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Our Own Worst Media Enemies
Christians should not complain about bad news coverage if our church leaders aren’t willing to make themselves available to local media.

Religious people in Canada complain about how the mass media treat religion. It doesn’t matter if you’re Sikh or Buddhist, Muslim or Christian – we’re all unhappy about stories that stereotype our traditions and focus on the wildest and least representative members of our communities.

I don’t understand why pastors who pride themselves on being able to preach well to seekers can’t speak well to journalists.

Evangelicals in particular often complain – and we have good reason to do so, according to Wilfrid Laurier University scholar David Haskell. In his new book Through a Lens Darkly: How the News Media Perceive and Portray Evangelicals (Clements, 2009), Haskell shows that, when the values of Evangelicals clash with the values reporters believe are “mainstream Canadian,” journalistic integrity is often sacrificed to make sure the “moral of the story” comes out “right.”

I’ve had enough experience with Canadian journalists to nod my head sympathetically. It is often very difficult to get Canadian journalists even to understand, let alone sympathize with, an evangelical point of view on controversial matters.

I will leave Haskell to make his case, however, since he makes it very well.

Today I want to offer a complementary point: we Evangelicals, we Christians, we religious people are often our own worst media enemies. Here is a lightly edited version of an email I received from an oft-honoured Canadian religion reporter on the Tuesday before Easter:

A couple of evangelical pastors I wanted to speak to have not come through by my deadline, and I am down to the wire. Would you like to respond to a few questions about what Christians, and particularly Evangelicals, are doing to engage, retain and bring in new members in this day and age? I know some evangelical churches are doing really well but, in general, what are your thoughts on how   Evangelicals in Canada are engaging the wider “secular” culture, bringing in new people, making their viewpoints attractive to non-Christians – that kind of thing? Even a few paragraphs from you would be helpful. Or, if you prefer, we could talk briefly on the phone tonight or early tomorrow. This large feature has to be completely finished by noon tomorrow.Sorry to burden you at this last minute. Thanks.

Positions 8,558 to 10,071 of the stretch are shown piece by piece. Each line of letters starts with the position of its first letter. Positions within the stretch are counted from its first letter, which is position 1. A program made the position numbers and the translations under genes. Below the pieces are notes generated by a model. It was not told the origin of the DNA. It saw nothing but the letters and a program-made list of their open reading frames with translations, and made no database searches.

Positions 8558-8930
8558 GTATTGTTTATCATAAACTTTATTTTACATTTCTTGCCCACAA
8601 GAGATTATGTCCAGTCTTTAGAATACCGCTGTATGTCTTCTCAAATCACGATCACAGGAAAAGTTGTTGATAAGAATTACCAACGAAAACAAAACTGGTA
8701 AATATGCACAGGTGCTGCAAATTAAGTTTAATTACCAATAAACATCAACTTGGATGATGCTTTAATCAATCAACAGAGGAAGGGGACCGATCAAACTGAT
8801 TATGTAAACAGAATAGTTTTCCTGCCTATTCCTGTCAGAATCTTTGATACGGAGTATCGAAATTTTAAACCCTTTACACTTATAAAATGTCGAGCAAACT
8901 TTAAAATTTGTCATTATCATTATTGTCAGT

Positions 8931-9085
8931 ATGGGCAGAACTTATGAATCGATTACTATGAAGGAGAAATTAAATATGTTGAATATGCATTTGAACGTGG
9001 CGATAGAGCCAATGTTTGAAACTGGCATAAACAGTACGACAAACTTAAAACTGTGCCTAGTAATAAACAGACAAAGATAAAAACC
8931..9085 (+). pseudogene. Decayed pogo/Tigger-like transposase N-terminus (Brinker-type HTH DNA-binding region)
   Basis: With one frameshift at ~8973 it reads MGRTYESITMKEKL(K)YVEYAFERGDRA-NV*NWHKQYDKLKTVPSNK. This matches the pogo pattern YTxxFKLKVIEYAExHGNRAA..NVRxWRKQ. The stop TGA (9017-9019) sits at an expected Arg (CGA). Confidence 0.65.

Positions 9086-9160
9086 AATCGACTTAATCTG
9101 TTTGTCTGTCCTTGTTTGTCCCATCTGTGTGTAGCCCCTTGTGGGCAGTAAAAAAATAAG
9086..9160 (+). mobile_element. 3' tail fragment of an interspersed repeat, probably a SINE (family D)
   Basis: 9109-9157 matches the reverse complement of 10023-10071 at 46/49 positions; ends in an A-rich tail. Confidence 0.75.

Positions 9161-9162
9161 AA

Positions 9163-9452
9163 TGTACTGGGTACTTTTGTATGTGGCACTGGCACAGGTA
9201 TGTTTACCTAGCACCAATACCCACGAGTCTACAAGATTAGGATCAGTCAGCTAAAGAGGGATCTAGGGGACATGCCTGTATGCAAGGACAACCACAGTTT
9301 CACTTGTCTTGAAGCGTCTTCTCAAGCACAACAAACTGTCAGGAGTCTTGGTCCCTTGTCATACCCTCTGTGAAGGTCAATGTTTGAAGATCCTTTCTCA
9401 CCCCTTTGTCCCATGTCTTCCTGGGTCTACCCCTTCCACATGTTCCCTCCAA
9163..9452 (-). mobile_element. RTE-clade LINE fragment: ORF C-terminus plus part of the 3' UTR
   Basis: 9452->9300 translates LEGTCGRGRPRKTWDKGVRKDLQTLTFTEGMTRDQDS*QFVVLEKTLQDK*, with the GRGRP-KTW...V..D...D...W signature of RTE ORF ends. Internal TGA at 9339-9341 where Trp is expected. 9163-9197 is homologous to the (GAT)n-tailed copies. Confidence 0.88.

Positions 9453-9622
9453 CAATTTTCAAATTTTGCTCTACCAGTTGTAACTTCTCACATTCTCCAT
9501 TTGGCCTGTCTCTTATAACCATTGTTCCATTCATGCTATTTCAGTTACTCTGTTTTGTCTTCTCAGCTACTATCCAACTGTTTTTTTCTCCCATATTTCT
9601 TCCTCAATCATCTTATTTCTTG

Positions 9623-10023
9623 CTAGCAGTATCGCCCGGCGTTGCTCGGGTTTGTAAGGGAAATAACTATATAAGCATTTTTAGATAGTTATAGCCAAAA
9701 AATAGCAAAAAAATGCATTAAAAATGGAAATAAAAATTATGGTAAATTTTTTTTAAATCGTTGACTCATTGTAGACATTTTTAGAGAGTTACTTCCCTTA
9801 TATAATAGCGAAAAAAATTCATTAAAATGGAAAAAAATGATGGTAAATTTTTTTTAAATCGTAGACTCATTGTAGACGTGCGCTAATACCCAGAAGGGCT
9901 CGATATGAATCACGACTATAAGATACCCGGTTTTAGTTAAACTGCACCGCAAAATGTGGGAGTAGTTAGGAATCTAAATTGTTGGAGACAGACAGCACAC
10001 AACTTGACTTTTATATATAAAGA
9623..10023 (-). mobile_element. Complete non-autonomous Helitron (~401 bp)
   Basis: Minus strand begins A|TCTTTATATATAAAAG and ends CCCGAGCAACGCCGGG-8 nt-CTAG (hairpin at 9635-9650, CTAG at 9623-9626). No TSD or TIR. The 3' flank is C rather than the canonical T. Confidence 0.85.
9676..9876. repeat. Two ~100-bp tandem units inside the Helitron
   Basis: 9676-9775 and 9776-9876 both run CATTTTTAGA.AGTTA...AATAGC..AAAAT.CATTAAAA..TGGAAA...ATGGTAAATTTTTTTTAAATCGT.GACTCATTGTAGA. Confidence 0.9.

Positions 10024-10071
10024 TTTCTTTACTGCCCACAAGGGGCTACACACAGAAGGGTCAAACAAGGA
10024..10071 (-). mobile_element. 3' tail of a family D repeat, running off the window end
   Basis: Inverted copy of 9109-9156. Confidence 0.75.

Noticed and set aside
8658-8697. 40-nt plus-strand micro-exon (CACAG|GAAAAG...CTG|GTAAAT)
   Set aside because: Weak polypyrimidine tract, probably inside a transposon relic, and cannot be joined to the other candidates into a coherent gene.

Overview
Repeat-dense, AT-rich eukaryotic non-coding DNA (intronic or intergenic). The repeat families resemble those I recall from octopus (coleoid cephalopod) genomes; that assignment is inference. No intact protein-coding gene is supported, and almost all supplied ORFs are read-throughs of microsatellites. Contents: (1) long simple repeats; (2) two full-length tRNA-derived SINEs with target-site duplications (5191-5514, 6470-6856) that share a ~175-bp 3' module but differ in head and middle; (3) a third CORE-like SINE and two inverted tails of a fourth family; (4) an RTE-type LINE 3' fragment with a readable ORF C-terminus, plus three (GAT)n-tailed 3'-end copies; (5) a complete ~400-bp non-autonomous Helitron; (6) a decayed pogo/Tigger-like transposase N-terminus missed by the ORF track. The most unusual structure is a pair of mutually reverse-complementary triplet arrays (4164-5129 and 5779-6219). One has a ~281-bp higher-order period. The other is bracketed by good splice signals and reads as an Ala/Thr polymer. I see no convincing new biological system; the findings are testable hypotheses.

I helped with the story, which was published in due course. But I followed up with the reporter later and asked more about the problems trying to contact those pastors in big evangelical churches. Here’s the reply:

Sometimes I wonder if the problem is the receptionists – or maybe church policies. I didn’t get any sense they were really helping me to contact the senior pastors. Everyone was in “meetings” that couldn’t be interrupted. So I’m left to leave voice messages that may or may not get picked up. Seemed like avoidance of the secular media was going on. And you know the consequences of that – even when I emphasized it was pretty well a “good news story.”

Well, we do know the consequences of that. We complain about it all the time. But while Haskell’s evidence shows that some of the problem is with the media, some of the problem also stares back from the mirror.

Yes, it was Holy Week and pastors were busy. Guess what: the other time of year when reporters want to talk with pastors is Advent when pastors are busy.

Journalists rarely come to us when we think we have a story – although most of them are glad for us to suggest ideas. They come to us when they think they have a story already. And Christmas and Easter are still occasions in Canada for Christian stories to be told.

I don’t understand why pastors who pride themselves on being able to preach well to seekers can’t speak well to journalists. I particularly don’t understand why churches anxious to connect with their communities at Christmas and Easter won’t make it a high priority to connect with the mass media of those communities.

So get ready.

And, please, answer the phone.

John Stackhouse teaches on theology and culture at Regent College, Vancouver. His latest book is a second edition of Can God Be Trusted? Faith and the Challenge of Evil (InterVarsity, 2009).

Originally published in Faith Today, May/June 2009.

Used with permission. Copyright © 2009 Christianity.ca.

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